3 Design Best Practices to Assure a Long Battery LifeFollow article
If you have already been following Qoitech and our work for a while, you probably came across our three best practices for long battery life - or the three most critical steps to get the best out of your Internet of Things device, or any battery-driven device. In my opinion, it really can’t be said enough and I want to tell you why.
Battery life is the most critical thing. Full stop. Not only is it essential to get the best out of your device but if unreliable and unpredictable can actually break your product or even your business. It might sound a bit dramatic but I think we’ve all found ourselves in a situation once where we swore over a dead device with no explanation whatsoever.
Designing energy-efficient devices is a mindset and needs to be practiced and nurtured on a daily basis. And by that I mean looking beyond your datasheets, digging a bit deeper, and to have all the insights and knowledge you need about the hardware and software that make up your product.
In this article, I want to share with you my/our three best practices that will help you and your team to get into this energy-efficient mindset.
#1 Know your device
Every device has its unique energy profile and reacts in a specific way in different scenarios. Measuring repeatedly is the key here. Snapshots here and there won’t bring you very far unless you measure continuously - for changes in hardware and software, for different battery voltages, for different locations or environments.
Let’s say your IoT product (using LoRaWAN technology) is supposed to be placed relatively far from the gateway or base station. The long-distance will force your device to go into a lower data rate which means that it will consume more energy for each transmission compared to a smaller distance and a higher data rate, see Fig 1. So, just placing your device differently will quickly lead to a very different energy profile without you even making changes to neither hardware nor software.
Figure 1 Otii Arc measurement of LoRaWAN power profiles for two different spreading factors
#2 Know your energy source
Once you know your device and its energy profile you want to choose the right battery. This is the moment where you should say goodbye to data sheets or at least look beyond their general statements. Of course, you need to know a battery’s behavior when it comes to self-discharge but also (and more importantly) its behavior in the context of your device’s specific energy profile - its peak current, duty cycles, and sleep modes. So, profiling is crucial for evaluating and choosing the right battery for your device and application.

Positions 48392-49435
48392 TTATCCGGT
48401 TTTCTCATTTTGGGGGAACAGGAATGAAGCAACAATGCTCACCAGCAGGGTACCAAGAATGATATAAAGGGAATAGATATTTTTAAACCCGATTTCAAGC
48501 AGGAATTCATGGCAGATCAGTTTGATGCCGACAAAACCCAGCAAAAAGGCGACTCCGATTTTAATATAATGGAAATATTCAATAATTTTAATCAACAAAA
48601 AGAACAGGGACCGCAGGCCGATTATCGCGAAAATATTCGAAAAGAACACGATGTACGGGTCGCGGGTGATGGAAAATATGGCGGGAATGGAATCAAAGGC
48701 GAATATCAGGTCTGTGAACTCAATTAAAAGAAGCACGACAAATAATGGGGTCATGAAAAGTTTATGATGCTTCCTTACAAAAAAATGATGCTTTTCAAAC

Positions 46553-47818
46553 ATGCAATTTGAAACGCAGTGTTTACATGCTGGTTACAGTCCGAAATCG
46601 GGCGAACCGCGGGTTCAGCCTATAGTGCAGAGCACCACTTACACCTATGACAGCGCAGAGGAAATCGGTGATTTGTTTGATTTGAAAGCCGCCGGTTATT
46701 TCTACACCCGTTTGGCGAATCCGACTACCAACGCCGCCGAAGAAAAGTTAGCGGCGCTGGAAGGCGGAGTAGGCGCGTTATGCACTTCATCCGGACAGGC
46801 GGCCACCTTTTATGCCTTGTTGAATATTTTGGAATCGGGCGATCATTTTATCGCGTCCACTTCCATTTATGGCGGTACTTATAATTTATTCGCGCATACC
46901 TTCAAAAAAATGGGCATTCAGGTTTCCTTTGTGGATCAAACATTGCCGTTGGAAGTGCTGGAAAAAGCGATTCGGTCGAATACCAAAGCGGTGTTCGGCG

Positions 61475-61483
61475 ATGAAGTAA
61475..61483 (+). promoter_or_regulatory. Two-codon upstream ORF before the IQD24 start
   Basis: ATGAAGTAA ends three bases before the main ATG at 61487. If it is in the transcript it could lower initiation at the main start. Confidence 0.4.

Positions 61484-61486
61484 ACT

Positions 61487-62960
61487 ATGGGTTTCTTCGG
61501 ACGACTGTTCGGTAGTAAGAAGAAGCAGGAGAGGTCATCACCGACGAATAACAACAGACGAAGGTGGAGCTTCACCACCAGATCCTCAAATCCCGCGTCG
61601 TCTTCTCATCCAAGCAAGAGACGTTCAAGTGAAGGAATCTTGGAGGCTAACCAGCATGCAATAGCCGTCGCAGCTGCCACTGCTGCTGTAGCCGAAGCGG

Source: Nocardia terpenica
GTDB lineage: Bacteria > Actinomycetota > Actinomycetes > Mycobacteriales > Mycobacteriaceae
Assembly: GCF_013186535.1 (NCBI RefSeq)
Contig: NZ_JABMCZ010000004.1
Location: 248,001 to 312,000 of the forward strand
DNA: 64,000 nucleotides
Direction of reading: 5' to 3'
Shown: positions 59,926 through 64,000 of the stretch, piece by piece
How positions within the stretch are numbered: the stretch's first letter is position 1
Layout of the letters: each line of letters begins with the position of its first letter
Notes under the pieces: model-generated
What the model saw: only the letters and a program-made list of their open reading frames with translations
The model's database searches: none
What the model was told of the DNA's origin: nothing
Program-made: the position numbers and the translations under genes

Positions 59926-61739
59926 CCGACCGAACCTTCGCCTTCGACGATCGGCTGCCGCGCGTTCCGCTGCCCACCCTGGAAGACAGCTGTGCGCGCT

For example: let’s assume your device’s energy profile has quite high peaks but you still want to go with a coin cell battery because the form factor of your device doesn’t allow for much bigger options. Even though coin cell batteries are not the ideal choice for high peaks, there might be batteries that work very well. (We actually compared many different brands with surprising results. If you’re interested, you can read about it here). You want to know how different batteries and brands perform with the high peaks, but also how they perform in different environments (high and low temperatures) and how they handle different data rates. This is the only way to find the right battery.
Figure 2 Difference in performance of two batteries of the same type and size but from two different brands
#3 Emulate your energy source
Now that you have an energy profile for your device and the profile of your battery, you want to combine these and emulate your device’s performance. Iterate the used capacities until it stops working. This is the only way to see how much you can actually get out of your battery. Knowing your battery’s profile is necessary, yet only emulating is sufficient to really know (not estimate) the actual capacity that you can use and therefore, your actual battery lifetime.
Look at the table below. A data sheet can tell you that Battery 1 has 610 mAh. Profiling the battery will show you that it is actually 224 mAh and emulating it with your device will tell you that it is in fact less than 100 mAh. Or in other words, the battery life of almost 10 years as stated in the datasheet can turn very quickly into 1.6 years - not even 20%.
Table 1 - Battery Data Comparison
So, here they are - my three best practices for long battery life. Measure, measure, and measure. Make sure you know your device/application, understand your energy source and look at the interplay between your device and its energy source. A “low power mindset” together with the right tools is the best way to avoid panic and firefighting and will help you exploit your product’s full potential.
One last thing I’d like to add: Involve everybody in the stack. Battery life is not only a challenge for a few hardware specialists in the lab. On the contrary, it is something that concerns the whole team and is for sure a system-level challenge. So, involve your software developers and app designer, and don’t forget to measure every day.
For more information go to qoitech.com or reach out to me directly.